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Search Results: 1 - 10 of 147265 matches for " Brenda B. Jackson "
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Development and Validation of a Smartphone Heart Rate Acquisition Application for Health Promotion and Wellness Telehealth Applications
Mathew J. Gregoski,Martina Mueller,Alexey Vertegel,Aleksey Shaporev,Brenda B. Jackson,Ronja M. Frenzel,Sara M. Sprehn,Frank A. Treiber
International Journal of Telemedicine and Applications , 2012, DOI: 10.1155/2012/696324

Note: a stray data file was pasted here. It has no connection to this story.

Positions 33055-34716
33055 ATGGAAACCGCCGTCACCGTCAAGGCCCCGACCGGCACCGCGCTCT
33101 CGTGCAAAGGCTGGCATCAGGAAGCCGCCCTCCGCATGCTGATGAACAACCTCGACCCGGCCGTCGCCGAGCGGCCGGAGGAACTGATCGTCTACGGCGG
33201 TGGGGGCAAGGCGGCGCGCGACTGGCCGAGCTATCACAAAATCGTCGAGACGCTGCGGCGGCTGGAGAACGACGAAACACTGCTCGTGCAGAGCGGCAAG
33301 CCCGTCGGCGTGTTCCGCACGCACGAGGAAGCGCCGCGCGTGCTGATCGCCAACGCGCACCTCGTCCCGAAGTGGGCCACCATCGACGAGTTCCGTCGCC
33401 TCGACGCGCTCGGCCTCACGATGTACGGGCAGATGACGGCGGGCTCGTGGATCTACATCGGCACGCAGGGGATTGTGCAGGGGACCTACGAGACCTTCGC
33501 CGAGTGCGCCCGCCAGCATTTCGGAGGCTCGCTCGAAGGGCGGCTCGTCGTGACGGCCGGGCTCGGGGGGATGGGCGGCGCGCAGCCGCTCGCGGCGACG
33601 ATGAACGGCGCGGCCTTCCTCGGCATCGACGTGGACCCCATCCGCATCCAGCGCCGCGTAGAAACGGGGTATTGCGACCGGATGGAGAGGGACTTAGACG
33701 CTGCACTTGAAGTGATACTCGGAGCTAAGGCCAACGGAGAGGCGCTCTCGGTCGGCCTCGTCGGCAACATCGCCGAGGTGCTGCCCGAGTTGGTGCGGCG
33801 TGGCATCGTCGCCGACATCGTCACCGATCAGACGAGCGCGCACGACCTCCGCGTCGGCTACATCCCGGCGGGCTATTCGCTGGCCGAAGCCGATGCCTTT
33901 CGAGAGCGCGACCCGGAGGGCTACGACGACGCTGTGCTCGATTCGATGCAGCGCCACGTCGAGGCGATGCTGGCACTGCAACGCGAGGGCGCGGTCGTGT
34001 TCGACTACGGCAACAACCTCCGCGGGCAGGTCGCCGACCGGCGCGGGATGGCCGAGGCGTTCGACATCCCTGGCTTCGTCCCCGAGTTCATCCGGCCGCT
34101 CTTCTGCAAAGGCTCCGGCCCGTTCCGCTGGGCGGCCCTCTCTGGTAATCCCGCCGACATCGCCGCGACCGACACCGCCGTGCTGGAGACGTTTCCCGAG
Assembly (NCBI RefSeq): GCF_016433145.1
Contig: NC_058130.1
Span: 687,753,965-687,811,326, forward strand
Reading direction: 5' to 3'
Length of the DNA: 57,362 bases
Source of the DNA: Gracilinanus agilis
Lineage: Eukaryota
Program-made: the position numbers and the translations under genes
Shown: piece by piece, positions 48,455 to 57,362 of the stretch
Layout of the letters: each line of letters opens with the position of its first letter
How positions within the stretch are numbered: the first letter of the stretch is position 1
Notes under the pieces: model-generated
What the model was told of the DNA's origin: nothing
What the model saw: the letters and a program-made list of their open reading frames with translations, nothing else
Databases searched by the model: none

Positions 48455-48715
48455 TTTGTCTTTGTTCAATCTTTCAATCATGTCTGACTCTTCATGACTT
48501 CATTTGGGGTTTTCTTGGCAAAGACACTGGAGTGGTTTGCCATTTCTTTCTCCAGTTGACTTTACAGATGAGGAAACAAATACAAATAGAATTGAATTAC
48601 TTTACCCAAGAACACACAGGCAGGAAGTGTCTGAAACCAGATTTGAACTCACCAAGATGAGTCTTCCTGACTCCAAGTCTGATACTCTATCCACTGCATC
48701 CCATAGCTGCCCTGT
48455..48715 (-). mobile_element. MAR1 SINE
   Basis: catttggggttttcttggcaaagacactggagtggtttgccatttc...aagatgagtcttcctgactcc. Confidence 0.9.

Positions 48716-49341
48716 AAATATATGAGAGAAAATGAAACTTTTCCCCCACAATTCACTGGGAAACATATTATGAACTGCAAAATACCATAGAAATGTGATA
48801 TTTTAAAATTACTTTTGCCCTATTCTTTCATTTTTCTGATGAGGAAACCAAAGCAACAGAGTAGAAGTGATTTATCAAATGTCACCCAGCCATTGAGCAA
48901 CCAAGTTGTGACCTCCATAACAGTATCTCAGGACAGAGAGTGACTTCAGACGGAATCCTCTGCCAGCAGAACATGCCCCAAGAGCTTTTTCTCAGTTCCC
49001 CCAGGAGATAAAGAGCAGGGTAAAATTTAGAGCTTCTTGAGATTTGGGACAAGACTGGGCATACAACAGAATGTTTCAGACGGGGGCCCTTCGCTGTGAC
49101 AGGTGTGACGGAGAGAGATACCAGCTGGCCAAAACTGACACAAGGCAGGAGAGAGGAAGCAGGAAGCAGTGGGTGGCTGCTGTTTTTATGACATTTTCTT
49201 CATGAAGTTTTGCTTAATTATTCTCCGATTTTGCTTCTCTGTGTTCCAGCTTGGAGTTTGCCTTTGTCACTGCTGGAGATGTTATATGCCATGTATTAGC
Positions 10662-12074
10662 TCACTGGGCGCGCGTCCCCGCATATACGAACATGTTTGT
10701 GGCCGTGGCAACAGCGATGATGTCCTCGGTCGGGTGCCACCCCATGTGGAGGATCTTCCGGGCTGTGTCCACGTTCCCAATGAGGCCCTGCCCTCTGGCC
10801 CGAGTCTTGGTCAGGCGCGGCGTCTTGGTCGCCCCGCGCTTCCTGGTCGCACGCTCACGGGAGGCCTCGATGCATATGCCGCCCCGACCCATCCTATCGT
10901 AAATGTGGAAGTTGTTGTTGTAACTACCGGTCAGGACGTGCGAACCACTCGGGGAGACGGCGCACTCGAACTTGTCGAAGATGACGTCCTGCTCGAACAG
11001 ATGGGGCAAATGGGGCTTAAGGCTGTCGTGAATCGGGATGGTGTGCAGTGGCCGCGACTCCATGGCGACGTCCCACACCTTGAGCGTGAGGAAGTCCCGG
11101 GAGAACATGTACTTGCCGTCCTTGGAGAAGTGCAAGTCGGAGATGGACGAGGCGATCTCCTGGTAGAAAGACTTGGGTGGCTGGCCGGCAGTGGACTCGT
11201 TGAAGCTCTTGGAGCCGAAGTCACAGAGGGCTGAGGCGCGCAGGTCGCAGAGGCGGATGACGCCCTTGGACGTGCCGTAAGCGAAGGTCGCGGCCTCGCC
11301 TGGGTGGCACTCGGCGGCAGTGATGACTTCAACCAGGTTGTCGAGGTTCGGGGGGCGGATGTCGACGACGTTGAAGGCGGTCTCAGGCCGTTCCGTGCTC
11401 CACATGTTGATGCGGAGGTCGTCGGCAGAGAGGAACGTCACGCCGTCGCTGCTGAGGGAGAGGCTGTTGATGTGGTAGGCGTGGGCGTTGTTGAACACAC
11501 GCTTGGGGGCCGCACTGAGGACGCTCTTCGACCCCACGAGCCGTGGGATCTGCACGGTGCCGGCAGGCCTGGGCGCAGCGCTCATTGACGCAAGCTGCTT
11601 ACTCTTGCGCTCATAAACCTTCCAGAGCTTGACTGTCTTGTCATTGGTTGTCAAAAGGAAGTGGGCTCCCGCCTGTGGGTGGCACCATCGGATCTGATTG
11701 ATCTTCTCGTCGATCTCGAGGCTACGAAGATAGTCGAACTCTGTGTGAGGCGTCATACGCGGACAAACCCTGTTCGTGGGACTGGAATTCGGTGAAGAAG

Abstract: Objective. Current generation smartphones' video camera technologies enable photoplethysmographic (PPG) acquisition and heart rate (HR) measurement. The study objective was to develop an Android application and compare HRs derived from a Motorola Droid to electrocardiograph (ECG) and Nonin 9560BT pulse oximeter readings during various movement-free tasks. Materials and Methods. HRs were collected simultaneously from 14 subjects, ages 20 to 58, healthy or with clinical conditions, using the 3 devices during 5-minute periods while at rest, reading aloud under observation, and playing a video game. Correlation between the 3 devices was determined, and Bland-Altman plots for all possible pairs of devices across all conditions assessed agreement. Results. Across conditions, all device pairs showed high correlations. Bland-Altman plots further revealed the Droid as a valid measure for HR acquisition. Across all conditions, the Droid compared to ECG, 95% of the data points (differences between devices) fell within the limits of agreement. Conclusion. The Android application provides valid HRs at varying levels of movement free mental/perceptual motor exertion. Lack of electrode patches or wireless sensor telemetric straps make it advantageous for use in mobile-cell-phone-delivered health promotion and wellness programs. Further validation is needed to determine its applicability while engaging in physical movement-related activities. 1. Introduction Many cellular phones now possess high-speed data transmission capabilities (e.g., 3G, 4G) and have embedded microprocessors (e.g., Bluetooth, ANT) with the capability to wirelessly connect to external devices. As a result, cell phones offer several advantages over desktop or laptop computers in telemonitoring-related applications such as higher population penetration, increased privacy, lower cost to purchase, easier ability to transport, and overall increased personal convenience of use [1, 2]. Cell phones are widely used in telemonitoring serving as a conduit for receiving biohealth information from portable medical devices (e.g., blood pressure, glucose and pulse oximeter monitors, weight scales) and mobile sensors (e.g., physical activity; accelerometer counts, heart rate, respiration rate, pulse pressure via chest- or armbands, and wireless electrodes). Once cell phones have received the pertinent information, it is microprocessed, encrypted, and the data packets are transferred to some form of localized or web-based server for secondary processing. At the server level, the data packets are organized into a